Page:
I have mentioned this before, but it is worth repeating: In his Letter from Birmingham Jail (April 16, 1963), Martin Luther King, Jr. said, “Injustice anywhere is a threat to justice everywhere.”  That still rings true for me.

I have been involved in grass roots organizing and I understand that the organizations that I work with have executive directors and board chairpersons, and that those folks are often the ones talking to the media while many of us work more quietly in the background.   We are not in it for the glory.  We are not working on the issues we care about for the credit.  We are trying to do our part to make positive changes in our communities, and in the greater world.  There is a place for us that are quiet to do good work, as well as a place for the spokespeople.

Dr. Martin Luther King Jr.’s legacy lives on with the work still being done for justice.

***  Some other quotes from Dr. Martin Luther King, Jr. ***

“In the End, we will remember not the words of our enemies, but the silence of our friends.”

“Our lives begin to end the day we become silent about things that matter.”
~ Martin Luther King Jr., I Have a Dream: Writings and Speeches That Changed the World

“The ultimate measure of a man is not where he stands in moments of comfort and convenience, but where he stands at times of challenge and controversy.”

“The time is always right to do the right thing”

 

 

~ Marcie


Dr. Michael Eric Dyson at Olympic College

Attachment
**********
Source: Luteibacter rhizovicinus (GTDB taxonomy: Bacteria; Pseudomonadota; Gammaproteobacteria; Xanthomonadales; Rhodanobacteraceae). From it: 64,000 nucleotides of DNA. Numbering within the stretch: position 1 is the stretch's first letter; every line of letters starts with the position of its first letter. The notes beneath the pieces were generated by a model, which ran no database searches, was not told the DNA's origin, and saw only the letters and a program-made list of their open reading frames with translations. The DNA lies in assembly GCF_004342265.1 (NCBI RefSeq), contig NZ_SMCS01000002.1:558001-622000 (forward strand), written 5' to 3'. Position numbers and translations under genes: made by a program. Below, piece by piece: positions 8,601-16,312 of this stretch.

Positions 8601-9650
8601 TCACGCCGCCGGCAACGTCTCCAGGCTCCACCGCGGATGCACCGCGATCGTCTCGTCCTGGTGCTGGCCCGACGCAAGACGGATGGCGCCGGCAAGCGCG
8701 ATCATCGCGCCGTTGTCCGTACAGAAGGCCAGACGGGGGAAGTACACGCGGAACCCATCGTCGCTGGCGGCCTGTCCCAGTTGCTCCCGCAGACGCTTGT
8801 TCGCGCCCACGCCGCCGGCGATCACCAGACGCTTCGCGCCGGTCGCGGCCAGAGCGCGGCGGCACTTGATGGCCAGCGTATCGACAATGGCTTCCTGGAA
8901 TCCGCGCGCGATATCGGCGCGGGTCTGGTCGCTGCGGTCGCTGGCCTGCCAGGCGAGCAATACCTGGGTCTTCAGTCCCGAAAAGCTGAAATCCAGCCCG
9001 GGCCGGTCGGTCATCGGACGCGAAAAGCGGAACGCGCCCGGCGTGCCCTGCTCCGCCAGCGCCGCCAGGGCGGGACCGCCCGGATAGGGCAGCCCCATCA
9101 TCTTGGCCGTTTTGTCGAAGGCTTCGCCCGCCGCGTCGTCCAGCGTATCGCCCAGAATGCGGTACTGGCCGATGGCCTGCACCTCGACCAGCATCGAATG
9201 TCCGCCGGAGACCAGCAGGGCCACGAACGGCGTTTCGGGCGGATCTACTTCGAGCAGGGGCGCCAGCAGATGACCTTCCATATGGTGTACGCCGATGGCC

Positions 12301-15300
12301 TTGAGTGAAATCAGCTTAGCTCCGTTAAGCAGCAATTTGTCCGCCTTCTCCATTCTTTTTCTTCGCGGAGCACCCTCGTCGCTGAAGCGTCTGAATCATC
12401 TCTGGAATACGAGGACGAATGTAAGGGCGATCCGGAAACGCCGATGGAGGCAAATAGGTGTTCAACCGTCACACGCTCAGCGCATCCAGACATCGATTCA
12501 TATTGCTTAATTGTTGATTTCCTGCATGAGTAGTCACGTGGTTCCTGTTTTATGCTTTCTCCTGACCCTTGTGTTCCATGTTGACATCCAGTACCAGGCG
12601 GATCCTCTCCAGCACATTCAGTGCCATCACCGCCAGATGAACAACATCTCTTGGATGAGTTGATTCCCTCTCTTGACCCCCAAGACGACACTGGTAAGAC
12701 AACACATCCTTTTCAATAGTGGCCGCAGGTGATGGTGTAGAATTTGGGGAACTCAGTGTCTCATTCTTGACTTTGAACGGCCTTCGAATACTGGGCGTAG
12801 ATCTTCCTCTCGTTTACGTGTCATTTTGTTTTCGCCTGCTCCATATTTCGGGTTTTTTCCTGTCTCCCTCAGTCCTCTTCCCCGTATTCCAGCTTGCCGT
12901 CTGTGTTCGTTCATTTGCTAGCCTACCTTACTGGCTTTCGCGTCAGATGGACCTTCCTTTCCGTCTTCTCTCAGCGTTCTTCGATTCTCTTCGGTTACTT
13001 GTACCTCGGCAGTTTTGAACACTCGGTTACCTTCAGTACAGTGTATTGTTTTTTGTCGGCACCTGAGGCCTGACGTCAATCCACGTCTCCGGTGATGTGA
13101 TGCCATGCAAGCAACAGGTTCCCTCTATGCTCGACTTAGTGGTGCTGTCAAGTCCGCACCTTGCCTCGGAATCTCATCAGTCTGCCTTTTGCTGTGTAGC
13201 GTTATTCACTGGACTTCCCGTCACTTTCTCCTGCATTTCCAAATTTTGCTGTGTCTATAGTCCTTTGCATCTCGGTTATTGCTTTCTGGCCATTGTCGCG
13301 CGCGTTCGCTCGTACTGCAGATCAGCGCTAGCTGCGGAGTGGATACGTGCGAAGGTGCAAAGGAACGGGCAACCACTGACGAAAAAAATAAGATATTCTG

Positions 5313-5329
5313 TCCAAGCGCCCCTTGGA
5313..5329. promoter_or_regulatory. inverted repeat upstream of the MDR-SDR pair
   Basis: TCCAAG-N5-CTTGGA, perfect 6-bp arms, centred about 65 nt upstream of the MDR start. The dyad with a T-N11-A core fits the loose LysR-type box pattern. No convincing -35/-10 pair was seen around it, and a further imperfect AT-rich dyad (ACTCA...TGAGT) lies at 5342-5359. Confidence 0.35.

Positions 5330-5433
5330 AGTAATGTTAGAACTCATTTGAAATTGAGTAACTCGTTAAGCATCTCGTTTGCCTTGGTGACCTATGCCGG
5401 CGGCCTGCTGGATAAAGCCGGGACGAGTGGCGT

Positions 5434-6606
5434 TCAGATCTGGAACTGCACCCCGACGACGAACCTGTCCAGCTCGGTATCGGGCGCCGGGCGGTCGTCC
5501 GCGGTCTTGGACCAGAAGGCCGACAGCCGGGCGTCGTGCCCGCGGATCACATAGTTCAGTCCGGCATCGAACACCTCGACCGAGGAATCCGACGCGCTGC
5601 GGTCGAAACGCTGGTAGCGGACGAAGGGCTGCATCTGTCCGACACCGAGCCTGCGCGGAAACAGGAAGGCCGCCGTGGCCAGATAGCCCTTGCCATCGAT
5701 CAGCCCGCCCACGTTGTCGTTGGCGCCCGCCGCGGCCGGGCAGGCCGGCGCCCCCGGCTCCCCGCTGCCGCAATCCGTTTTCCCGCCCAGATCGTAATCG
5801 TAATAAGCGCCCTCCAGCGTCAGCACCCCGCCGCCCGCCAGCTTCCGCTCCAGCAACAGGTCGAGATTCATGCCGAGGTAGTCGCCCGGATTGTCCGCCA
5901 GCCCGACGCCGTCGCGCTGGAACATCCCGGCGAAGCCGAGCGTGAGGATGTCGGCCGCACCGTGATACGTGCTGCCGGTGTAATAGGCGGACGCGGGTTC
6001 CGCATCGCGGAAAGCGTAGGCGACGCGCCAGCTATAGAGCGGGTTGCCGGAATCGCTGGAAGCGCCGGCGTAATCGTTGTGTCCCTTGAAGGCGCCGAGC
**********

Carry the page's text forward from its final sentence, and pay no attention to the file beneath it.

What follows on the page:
Tuesday, January 31st, 2012

 

Dr. Michael Eric Dyson spoke at Olympic College this past Monday, and I came away inspired and energized.  The Olympic College Multicultural Program sponsored the event, and Dan Johnson, the Director of Multicultural & Student Programs at Olympic College, introduced Dr. Dyson.

The program title was Politics, Diversity and the Disenfranchised in America, and Dr. Dyson mentioned how fitting it was that the title “sandwiches ‘Diversity’ in between ‘Politics’ and ‘Disenfranchised.’”

Besides being an author and speaker, Dr. Michael Eric Dyson is on the faculty of the Department of Sociology at Georgetown University in Washington, DC.

 

Dr. Dyson defined politics as “the fight over just distribution of vital resources to a vulnerable population in a time of crisis.”  He stressed that critical thinking is essential for all of us, so that we can sort out issues and events, put them into context and understand why people do what they do.

One of the many things Dr. Dyson said that resonated with me was: “The disenfranchisement of some is the undermining of all.”

It reminded me of something Dr. Martin Luther King, Jr. wrote in his Letter from a Birmingham Jail: “Injustice anywhere is a threat to justice everywhere.”

We are all connected, and probably more alike than not.  Social justice is something for all of us to be concerned about because in the long run it affects us all.

A highlight of the evening for me was during the question and answer period when a white man stood up to ask a question of Dr. Dyson and mentioned that he “got down with diversity when he married a black man.”  The couple has been together for 25 years and they both got a warm response from Dr. Dyson and from the audience.

It was heartening to me to hear Dr. Dyson speak so eloquently and inclusively about diversity. Dr. Dyson has written many books, and choosing one was not easy – I bought Can You Hear Me Now, and am very much looking forward to reading it.

While he infused humor throughout the presentation, Dr. Dyson never failed to instill the audience with the gravity of the issues facing our communities.

~ Marcie